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Contemplating today's Gospel

Today's Gospel + homily (in 300 words)

Thursday of the Ninth Week in Ordinary Time

1st Reading (2Tim 2:8-15): Beloved: Remember Jesus Christ, raised from the dead, a descendant of David: such is my Gospel, for which I am suffering, even to the point of chains, like a criminal. But the word of God is not chained. Therefore, I bear with everything for the sake of those who are chosen, so that they too may obtain the salvation that is in Christ Jesus, together with eternal glory. This saying is trustworthy: If we have died with him we shall also live with him; if we persevere we shall also reign with him. But if we deny him he will deny us. If we are unfaithful he remains faithful, for he cannot deny himself. Remind people of these things and charge them before God to stop disputing about words. This serves no useful purpose since it harms those who listen. Be eager to present yourself as acceptable to God, a workman who causes no disgrace, imparting the word of truth without deviation.
Responsorial Psalm: 24
R/. Teach me your ways, o Lord.
Your ways, o Lord, make known to me; teach me your paths, guide me in your truth and teach me, for you are God my savior.

Good and upright is the Lord; thus he shows sinners the way. He guides the humble to justice, he teaches the humble his way.

All the paths of the Lord are kindness and constancy toward those who keep his covenant and his decrees. The friendship of the Lord is with those who fear him, and his covenant, for their instruction.
Versicle before the Gospel (2Tim 1:10): Alleluia. Our Savior Jesus Christ has destroyed death and brought life to light through the Gospel. Alleluia.
Gospel text (Mk 12,28-34): One of the scribes came to Jesus and asked him, “Which is the first of all the commandments?” Jesus replied, “The first is this: Hear, O Israel! The Lord our God is Lord alone! You shall love the Lord your God with all your heart, with all your soul, with all your mind, and with all your strength. The second is this: You shall love your neighbor as yourself. There is no other commandment greater than these.”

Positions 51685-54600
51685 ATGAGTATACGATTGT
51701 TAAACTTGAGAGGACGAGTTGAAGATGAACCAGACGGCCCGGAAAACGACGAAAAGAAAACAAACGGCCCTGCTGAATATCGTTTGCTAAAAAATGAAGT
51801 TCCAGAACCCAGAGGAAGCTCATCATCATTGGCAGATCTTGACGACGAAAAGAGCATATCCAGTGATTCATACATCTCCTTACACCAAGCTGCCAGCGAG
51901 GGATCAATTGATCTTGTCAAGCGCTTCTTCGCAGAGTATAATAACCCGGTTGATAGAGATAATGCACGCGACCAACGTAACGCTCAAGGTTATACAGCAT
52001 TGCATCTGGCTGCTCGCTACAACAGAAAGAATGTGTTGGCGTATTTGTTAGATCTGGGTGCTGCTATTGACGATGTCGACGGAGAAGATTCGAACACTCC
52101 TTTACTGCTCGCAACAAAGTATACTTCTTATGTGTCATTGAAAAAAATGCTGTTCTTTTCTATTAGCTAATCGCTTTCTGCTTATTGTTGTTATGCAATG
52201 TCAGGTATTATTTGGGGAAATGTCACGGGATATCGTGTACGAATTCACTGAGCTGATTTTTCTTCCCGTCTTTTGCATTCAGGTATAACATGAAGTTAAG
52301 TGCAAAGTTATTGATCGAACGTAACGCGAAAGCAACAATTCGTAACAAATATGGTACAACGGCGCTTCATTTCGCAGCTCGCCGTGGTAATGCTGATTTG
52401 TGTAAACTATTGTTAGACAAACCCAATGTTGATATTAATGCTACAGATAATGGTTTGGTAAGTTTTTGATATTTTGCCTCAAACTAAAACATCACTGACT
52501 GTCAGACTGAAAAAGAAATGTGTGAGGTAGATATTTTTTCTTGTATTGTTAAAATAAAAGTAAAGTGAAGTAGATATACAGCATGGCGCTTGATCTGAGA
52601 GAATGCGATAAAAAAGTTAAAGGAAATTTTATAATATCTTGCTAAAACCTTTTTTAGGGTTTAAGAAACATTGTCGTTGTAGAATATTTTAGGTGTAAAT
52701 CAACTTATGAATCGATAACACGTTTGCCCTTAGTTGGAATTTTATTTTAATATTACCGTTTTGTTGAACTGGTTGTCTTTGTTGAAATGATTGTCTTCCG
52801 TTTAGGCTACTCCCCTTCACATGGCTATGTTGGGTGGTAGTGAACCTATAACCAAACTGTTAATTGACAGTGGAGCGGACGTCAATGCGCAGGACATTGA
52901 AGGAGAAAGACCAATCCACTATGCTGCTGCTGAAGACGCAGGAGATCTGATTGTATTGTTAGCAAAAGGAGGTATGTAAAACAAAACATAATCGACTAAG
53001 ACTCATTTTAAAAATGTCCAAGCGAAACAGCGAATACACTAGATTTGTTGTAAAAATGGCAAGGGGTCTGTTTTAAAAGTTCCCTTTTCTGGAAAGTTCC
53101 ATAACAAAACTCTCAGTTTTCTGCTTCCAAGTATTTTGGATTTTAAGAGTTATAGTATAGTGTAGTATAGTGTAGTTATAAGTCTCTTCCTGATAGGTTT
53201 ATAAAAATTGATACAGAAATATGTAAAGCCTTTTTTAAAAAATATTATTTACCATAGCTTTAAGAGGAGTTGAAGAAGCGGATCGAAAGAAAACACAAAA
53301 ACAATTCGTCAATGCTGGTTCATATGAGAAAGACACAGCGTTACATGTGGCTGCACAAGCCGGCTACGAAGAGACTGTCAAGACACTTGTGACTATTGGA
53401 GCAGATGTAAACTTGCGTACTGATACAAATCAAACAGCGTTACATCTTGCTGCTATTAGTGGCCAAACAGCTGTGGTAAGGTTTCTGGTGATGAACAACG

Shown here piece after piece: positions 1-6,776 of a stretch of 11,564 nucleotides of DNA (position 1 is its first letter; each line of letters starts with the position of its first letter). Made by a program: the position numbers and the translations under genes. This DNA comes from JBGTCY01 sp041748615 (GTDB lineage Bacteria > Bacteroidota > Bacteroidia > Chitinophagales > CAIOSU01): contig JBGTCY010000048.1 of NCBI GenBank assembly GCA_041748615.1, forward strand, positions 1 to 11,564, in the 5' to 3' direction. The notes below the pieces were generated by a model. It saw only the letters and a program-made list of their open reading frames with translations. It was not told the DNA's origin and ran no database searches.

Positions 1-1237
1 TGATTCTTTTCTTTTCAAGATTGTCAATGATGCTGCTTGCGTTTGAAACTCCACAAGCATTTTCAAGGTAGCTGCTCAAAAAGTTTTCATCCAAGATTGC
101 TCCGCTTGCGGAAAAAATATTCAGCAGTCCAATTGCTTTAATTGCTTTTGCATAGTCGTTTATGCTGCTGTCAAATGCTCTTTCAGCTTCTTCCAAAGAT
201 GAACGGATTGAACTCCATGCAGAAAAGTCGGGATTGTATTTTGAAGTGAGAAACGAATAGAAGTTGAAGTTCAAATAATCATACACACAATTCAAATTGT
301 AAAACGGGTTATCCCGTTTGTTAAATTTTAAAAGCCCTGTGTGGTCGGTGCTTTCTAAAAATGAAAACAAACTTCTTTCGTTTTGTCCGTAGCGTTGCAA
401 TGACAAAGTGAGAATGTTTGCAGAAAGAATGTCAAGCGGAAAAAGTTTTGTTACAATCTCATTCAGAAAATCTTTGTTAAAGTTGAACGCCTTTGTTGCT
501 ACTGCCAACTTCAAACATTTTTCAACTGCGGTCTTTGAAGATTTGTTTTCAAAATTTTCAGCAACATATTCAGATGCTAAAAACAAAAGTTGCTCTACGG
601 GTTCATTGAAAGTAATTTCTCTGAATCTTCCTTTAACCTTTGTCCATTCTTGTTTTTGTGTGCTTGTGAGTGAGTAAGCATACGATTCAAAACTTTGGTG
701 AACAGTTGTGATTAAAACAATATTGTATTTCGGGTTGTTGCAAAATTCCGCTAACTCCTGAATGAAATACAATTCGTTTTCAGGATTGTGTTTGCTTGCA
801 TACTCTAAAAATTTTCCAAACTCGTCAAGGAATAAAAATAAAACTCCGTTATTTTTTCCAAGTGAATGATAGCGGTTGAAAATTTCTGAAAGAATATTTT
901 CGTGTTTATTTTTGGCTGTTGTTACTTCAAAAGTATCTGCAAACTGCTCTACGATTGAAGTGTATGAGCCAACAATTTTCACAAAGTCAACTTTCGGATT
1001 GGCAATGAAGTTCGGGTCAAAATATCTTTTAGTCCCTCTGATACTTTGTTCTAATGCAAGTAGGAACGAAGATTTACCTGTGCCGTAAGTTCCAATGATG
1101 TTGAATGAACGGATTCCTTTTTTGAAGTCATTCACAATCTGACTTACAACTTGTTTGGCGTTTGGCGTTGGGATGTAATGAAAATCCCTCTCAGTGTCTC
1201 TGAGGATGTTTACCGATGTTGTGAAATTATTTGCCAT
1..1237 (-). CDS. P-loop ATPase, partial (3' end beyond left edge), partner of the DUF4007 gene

The scribe said to him, “Well said, teacher. You are right in saying, He is One and there is no other than he. And to love him with all your heart, with all your understanding, with all your strength, and to love your neighbor as yourself is worth more than all burnt offerings and sacrifices.”

And when Jesus saw that he answered with understanding, he said to him, “You are not far from the Kingdom of God.” And no one dared to ask him any more questions.

«There is no other commandment greater than these»

Fr, Rodolf PUIGDOLLERS i Noblom SchP (La Roca del Vallès, Barcelona, Spain)

Today, in Mark's Gospel, one of the scribes asks Jesus: “Which is the first of all the commandments?” (Mk 12:28). The question is somewhat cunning. In the first place, because he is trying to establish some sort of ranking amongst the different commandments. Secondly, because his question is centered in the Law. It’s clear, the question comes from a master of the Law.

The Lord's answer takes to pieces the spirituality of that “master of the Law” And the attitude of the disciple of Jesus with respect to God can be summed up in two points: “You shall love the Lord your God with all your heart” (Mk 12:30) and “You shall love your neighbor as yourself” (Mk 12:31). The religious behavior is defined in his relationship with God and with his neighbor; and the human behavior, in his relationship with the others and with God. St. Augustine says the same with other words: “Love God, and do whatever you please”. Love God and love the others, and all the rest will just be a consequence of this plenitude of love.

The teacher of the Law understands it perfectly well. And he adds that to love God with all one’s heart, and one’s neighbor as oneself, “is worth more than all burnt offerings and sacrifices” (Mk 12:33). God is awaiting our reply, our total deliverance, “with all your heart, with all your understanding, with all your strength” (Mk 12:30), for God means Truth, Goodness, and generous dedication to others. “Offerings and sacrifices” have a meaning only insofar they will be the true expression of this double love. And to think that, at times, we use the “little commandments” and “the offerings and sacrifices” as stumbling-block to criticize or wound others!

Jesus approves the reply of the master of the Law with “You are not far from the Kingdom of God” (Mk 12:34). For Jesus, whoever loves his neighbor over everything else is not far from God.